Sneaker Festivals

Buyers, sellers and customizers now meet at sneaker festivals, which are thriving this year. Prabal says, “When we launched our SneakinOut Intellectual Property (IP) in August 2021, with Swiggy SteppinOut IP Partners, there was no such established or popular IP. We were the first touring IP in this space. We covered eight cities in seven months, with over 6,000 people in attendance, including India’s top hip-hop artists, and over 100 brands. They followed that up with Season 2, a nine-city tour over a three-month period. “This momentum we’ve created has been capitalized on by competitors in the sneaker and street culture scene, but that’s just the price to pay for being first,” he explains.

Based in Hyderabad, Dhruv Jain of Flashkicks, a reseller, the inventory should be updated every six months to keep up with the international market. “The budget pairs I stock are ₹15,000 and up. Since 85% of my customer base are women, I place great importance on stocking all sizes. I am one of those stockists who even stock a size 3 in the UK,” he says, adding that he buys them direct from the UK, US and Singapore.

Born from breakfast

The story goes that Billy Bowerman, co-founder of Nike and track coach at the University of Oregon, was trying to come up with a shoe that his athletes could train on surfaces other than the track. One summer morning in 1971, while eating waffles with his wife, Bowerman had a brilliant idea. He felt that the grooves in the waffle iron were suitable for the off-road soles he wanted to make. After several attempts to pour rubber onto different irons, he finally got the soles he wanted. This fortuitous breakfast then created a revolution in the footwear industry. Because, sneakers – as they were later called – became status symbols and an integral part of street style. One of these waffle makers used by Bowerman is at Nike headquarters in Oregon.

Wear your personality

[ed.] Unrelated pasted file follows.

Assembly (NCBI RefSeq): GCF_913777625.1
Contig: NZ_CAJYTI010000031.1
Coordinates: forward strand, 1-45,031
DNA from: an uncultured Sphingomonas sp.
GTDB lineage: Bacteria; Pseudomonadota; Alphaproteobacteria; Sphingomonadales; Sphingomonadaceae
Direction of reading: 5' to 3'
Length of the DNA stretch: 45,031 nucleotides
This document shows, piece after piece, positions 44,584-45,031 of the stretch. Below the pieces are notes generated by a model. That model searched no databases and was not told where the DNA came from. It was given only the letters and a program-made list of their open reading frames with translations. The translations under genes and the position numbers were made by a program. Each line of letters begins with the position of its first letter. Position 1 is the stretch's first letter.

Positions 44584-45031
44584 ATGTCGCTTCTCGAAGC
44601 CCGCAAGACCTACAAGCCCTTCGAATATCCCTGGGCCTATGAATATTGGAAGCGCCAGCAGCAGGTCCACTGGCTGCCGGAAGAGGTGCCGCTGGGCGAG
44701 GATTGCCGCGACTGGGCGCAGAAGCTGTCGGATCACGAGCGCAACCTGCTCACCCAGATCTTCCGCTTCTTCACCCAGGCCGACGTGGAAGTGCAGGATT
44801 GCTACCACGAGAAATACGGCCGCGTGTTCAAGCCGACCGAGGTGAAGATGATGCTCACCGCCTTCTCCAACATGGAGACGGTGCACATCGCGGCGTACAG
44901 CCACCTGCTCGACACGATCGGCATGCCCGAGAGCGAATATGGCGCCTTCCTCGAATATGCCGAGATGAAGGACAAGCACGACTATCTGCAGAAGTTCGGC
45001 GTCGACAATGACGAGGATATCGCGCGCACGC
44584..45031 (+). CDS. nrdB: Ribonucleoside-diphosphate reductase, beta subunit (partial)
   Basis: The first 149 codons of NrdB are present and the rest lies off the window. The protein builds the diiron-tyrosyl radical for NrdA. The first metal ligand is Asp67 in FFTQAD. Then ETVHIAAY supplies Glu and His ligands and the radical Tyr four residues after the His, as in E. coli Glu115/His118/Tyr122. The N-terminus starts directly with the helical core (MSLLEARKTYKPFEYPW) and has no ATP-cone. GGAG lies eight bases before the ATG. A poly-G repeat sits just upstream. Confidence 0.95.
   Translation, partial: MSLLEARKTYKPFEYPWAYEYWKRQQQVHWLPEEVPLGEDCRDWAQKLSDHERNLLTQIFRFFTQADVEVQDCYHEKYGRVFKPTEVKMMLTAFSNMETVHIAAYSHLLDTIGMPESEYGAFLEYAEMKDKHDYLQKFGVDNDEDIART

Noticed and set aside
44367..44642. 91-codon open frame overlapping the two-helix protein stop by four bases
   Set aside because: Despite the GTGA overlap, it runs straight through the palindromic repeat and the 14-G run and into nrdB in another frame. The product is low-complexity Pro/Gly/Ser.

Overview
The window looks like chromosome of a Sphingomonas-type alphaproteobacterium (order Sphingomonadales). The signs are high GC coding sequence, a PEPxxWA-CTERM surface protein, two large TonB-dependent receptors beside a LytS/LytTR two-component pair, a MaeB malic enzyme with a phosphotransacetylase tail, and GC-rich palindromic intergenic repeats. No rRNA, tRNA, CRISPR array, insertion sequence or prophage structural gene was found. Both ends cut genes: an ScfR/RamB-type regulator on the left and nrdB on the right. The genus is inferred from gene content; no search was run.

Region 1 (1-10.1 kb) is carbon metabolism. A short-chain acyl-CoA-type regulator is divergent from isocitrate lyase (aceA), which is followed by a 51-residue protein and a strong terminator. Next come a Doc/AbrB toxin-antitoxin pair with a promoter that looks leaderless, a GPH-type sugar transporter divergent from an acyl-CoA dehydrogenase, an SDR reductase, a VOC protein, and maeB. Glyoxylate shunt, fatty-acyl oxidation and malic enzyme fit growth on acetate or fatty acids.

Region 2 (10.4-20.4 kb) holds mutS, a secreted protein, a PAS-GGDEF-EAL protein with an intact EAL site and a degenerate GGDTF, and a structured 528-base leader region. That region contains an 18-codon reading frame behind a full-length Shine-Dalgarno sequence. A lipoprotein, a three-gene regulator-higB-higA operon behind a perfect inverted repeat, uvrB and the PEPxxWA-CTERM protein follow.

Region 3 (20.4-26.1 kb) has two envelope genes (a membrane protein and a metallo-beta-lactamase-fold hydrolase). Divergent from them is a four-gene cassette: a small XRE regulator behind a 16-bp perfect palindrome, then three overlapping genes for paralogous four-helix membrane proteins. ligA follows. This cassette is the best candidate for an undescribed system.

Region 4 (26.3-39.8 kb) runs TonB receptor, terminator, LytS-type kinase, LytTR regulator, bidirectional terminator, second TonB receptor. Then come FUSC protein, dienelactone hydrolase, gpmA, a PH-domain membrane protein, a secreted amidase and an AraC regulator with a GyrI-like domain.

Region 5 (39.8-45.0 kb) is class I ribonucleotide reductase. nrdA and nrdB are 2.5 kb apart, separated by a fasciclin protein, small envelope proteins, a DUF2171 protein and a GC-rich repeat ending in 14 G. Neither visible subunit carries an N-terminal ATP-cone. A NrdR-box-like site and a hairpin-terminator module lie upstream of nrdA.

Hyderabad-based Rahul Dev of Unhinged Customs, a sneaker customizer, says these shoes can define your personality. “A limited number of sneakers drop in each country and they become collector’s items. Not everyone can afford limited editions. Some are white, and to match the owner’s style, I design custom artwork,” he says, adding that he customizes sneakers from all brands, averaging more than ten pairs a month.

According to Abhishekh Bardia, Head of Marketing at Solesearch, the sneaker craze is a $2 billion industry in India and is expected to catch up with the $6 billion global sneaker market soon. “India and Southeast Asia are experiencing double-digit growth. Further growth of 12-15% is expected,” he says.

Custom rules

Personalization is a central pillar when it comes to the sneaker community. Abhishek Chaudhary, a visual artist, explores Indian prints, textures, patterns and design techniques while simultaneously juxtaposing them with elements and symbols from streetwear and global pop culture.

As part of the thriving subculture, Abhishek recently exhibited some of his collection at Sneak+Art in Delhi, organized by Shoevolution.

He says, “I love the sneakers and the process that goes into

design and customize them. There hasn’t been much innovation in the space with the Indian context in mind, be it our streets, our culture, our landscapes or our color palettes. For this series, I explored the texture and color palettes in several Indian cities and reimagined the iconic Air Jordans if made in an Indian context. The Air Jaipurs, the first in the series, combine the famous leatherwork of the Jaipuri juttis into the classic Air Jordan body.

The sneaker has a dominant rosy hue with the soft

brown leather, reminiscent of the emblematic pink city of India.